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resources and eliminate wastes. Programmed cell death (apoptosis) plays a role in normal development and differentiation (e.g. morphogenesis). Membranes allow cells to create and maintain internal environments that differ from external environments. The structure of cell membranes results in selective permeability; the movement of molecules across them via osmosis, diffusion and active transport maintains dynamic homeostasis. In eukaryotes, internal membranes partition the cell into specialized regions that allow cell processes to operate with optimal efficiency. Each compartment or membrane-bound organelle enables localization of chemical reactions. Organisms also have feedback mechanisms that maintain dynamic homeostasis by allowing them to respond to changes in their internal and external environments. Negative feedback loops maintain optimal internal environments, and positive feedback mechanisms amplify responses. Changes in a biological system’s environment, particularly the availability of resources, influence responses and activities, and organisms use various means to obtain nutrients and get rid of wastes. Homeostatic mechanisms across phyla reflect both continuity due to common ancestry and change due to evolution and natural selection; in plants and animals, defense mechanisms against disruptions of dynamic homeostasis have evolved. Additionally, the timing and coordination of developmental, physiological and behavioral events are regulated, increasing fitness of individuals and long-term survival of populations.

Enduring understanding 2.A: Growth, reproduction and maintenance of the organization of living systems require free energy and matter. Living systems require energy to maintain order, grow and reproduce. In accordance with the laws of thermodynamics, to offset entropy, energy input must exceed energy lost from and used by an organism to maintain order. Organisms use various energy-related strategies to survive; strategies include different metabolic rates, physiological changes, and variations in reproductive and offspring-raising strategies. Not only can energy deficiencies be detrimental to individual organisms, but changes in free energy availability also can affect population size and cause disruptions at the ecosystem level. Several means to capture, use and store free energy have evolved in organisms. Cells can capture free energy through photosynthesis and chemosynthesis. Autotrophs capture free energy from the environment, including energy present in sunlight and chemical sources, whereas heterotrophs harvest free energy from carbon compounds produced by other organisms. Through a series of coordinated reaction pathways, photosynthesis traps free energy in sunlight that, in turn, is used to produce carbohydrates from carbon dioxide and water. Cellular respiration and fermentation use free energy available from sugars and from interconnected, multistep pathways (i.e., glycolysis, the Krebs cycle and the electron transport chain) to phosphorylate ADP, producing the most common energy carrier, ATP. The free energy available in sugars can be used to drive metabolic pathways vital to cell processes. The processes of photosynthesis and cellular respiration are interdependent in their reactants and products. 16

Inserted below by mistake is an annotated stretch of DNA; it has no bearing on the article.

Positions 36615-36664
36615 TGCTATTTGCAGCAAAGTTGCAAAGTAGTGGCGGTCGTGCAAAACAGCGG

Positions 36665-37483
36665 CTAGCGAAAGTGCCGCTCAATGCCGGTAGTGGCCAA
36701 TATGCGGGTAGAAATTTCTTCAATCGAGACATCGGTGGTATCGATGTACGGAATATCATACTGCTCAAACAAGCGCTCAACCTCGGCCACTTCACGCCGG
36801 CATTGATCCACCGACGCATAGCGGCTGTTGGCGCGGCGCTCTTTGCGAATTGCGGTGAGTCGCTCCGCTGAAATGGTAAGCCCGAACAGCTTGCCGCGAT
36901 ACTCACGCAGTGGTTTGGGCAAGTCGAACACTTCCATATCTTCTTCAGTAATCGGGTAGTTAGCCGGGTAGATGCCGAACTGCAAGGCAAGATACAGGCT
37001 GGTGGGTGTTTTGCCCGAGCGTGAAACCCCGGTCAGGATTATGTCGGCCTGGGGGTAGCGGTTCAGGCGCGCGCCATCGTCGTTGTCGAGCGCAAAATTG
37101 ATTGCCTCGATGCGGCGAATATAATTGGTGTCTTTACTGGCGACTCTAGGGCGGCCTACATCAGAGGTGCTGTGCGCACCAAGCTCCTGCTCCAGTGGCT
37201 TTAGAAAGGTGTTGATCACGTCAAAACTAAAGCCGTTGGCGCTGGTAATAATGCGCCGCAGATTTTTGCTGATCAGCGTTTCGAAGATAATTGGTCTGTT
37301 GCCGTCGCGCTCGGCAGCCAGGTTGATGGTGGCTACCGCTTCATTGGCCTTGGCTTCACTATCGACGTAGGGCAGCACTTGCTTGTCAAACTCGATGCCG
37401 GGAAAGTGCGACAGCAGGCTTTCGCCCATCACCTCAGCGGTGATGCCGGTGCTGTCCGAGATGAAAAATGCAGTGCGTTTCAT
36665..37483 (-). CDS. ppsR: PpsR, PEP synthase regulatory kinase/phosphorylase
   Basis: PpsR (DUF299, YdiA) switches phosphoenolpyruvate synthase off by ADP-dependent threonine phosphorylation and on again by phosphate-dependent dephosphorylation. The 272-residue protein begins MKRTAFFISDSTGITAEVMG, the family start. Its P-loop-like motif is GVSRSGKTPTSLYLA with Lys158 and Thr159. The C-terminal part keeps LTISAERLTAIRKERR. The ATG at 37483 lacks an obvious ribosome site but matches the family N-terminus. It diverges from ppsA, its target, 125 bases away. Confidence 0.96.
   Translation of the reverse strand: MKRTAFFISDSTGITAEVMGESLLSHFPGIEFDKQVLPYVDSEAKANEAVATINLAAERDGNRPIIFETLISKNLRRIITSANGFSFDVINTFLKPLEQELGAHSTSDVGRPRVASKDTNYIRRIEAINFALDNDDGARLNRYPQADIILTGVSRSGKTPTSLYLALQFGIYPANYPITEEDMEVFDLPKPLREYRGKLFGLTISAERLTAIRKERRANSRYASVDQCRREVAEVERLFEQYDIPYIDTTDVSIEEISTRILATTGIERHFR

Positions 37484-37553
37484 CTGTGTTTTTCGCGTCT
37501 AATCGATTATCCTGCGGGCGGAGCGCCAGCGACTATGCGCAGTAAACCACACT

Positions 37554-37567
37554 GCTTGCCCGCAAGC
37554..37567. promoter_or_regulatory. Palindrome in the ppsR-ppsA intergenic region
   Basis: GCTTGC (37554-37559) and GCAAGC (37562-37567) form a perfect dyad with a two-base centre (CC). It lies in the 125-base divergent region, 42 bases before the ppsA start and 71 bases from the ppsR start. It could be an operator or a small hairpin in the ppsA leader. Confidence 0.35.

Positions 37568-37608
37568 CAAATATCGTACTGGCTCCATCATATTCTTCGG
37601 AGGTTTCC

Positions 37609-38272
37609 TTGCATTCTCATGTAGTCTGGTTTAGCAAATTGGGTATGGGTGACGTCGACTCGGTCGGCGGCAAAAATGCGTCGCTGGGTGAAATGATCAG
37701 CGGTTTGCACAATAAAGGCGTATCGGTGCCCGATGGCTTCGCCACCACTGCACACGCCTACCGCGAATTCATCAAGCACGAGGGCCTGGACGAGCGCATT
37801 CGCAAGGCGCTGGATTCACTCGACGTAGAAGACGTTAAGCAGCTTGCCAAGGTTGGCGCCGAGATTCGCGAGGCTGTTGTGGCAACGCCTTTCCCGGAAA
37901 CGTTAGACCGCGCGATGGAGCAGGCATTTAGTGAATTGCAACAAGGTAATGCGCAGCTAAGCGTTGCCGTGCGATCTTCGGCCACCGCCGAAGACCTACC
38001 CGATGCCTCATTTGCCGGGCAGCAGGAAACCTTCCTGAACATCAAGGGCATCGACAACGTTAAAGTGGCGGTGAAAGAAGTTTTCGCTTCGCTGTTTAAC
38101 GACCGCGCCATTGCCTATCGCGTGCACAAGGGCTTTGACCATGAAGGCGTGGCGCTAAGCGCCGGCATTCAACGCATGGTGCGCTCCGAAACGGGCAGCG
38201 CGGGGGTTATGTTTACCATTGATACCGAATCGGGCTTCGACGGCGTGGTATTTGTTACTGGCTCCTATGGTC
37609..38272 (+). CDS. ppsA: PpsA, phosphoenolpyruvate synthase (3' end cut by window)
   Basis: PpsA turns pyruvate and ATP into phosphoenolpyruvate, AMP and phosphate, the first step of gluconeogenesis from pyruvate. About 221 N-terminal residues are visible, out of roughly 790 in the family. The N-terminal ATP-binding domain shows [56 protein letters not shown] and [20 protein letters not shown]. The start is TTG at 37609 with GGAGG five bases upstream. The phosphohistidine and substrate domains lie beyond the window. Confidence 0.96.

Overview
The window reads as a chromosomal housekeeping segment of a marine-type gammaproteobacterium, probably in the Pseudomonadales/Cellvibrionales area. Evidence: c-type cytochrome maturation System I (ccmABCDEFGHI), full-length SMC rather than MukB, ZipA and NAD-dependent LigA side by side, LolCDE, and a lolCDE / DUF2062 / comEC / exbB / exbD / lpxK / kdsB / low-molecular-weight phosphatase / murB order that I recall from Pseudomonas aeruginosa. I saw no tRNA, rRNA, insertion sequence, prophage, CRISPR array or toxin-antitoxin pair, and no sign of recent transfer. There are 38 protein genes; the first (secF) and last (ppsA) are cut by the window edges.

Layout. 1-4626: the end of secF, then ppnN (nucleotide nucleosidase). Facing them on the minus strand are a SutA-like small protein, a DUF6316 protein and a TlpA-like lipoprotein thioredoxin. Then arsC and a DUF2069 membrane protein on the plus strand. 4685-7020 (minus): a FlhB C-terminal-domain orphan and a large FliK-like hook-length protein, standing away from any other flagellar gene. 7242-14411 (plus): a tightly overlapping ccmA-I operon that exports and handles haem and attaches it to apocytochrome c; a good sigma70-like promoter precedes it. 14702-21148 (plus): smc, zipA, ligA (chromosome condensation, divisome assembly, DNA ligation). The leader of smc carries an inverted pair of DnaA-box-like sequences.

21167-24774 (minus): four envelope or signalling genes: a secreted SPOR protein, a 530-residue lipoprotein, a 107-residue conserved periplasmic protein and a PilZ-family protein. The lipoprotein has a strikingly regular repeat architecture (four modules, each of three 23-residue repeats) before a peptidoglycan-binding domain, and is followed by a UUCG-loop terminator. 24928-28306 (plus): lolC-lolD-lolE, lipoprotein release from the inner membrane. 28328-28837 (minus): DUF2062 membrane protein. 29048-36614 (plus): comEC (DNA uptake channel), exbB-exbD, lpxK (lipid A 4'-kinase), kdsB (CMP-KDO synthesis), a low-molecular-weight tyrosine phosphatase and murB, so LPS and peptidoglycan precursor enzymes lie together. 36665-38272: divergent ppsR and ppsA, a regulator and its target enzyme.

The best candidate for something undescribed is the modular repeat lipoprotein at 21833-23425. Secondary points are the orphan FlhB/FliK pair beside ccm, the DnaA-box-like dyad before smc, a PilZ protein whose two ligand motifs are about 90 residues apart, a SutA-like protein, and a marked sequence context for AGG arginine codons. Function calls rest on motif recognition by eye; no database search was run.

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Organisms must exchange matter with the environment to grow, reproduce and maintain organization. The cellular surface-to-volume ratio affects a biological system’s ability to obtain resources and eliminate waste products. Water and nutrients are essential for building new molecules. Carbon dioxide moves from the environment to photosynthetic organisms where it is metabolized and incorporated into carbohydrates, proteins, nucleic acids or lipids. Nitrogen is essential for building nucleic acids and proteins; phosphorus is incorporated into nucleic acids, phospholipids, ATP and ADP. In aerobic organisms, oxygen serves as an electron acceptor in energy transformations.

Essential knowledge 2.A.1: All living systems require constant input of free energy. a. Life requires a highly ordered system. Evidence of student learning is a demonstrated understanding of each of the following: 1. Order is maintained by constant free energy input into the system. 2. Loss of order or free energy flow results in death. 3. Increased disorder and entropy are offset by biological processes that maintain or increase order. b. Living systems do not violate the second law of thermodynamics, which states that entropy increases over time. Evidence of student learning is a demonstrated understanding of each of the following: 1. Order is maintained by coupling cellular processes that increase entropy (and so have negative changes in free energy) with those that decrease entropy (and so have positive changes in free energy). 2. Energy input must exceed free energy lost to entropy to maintain order and power cellular processes. 3. Energetically favorable exergonic reactions, such as ATP→ADP, that have a negative change in free energy can be used to maintain or increase order in a system by being coupled with reactions that have a positive free energy change. c. Energy-related pathways in biological systems are sequential and may be entered at multiple points in the pathway. [See also 2.A.2] To foster student understanding of this concept, instructors can choose an illustrative example such as: • Krebs cycle • Glycolysis • Calvin cycle • Fermentation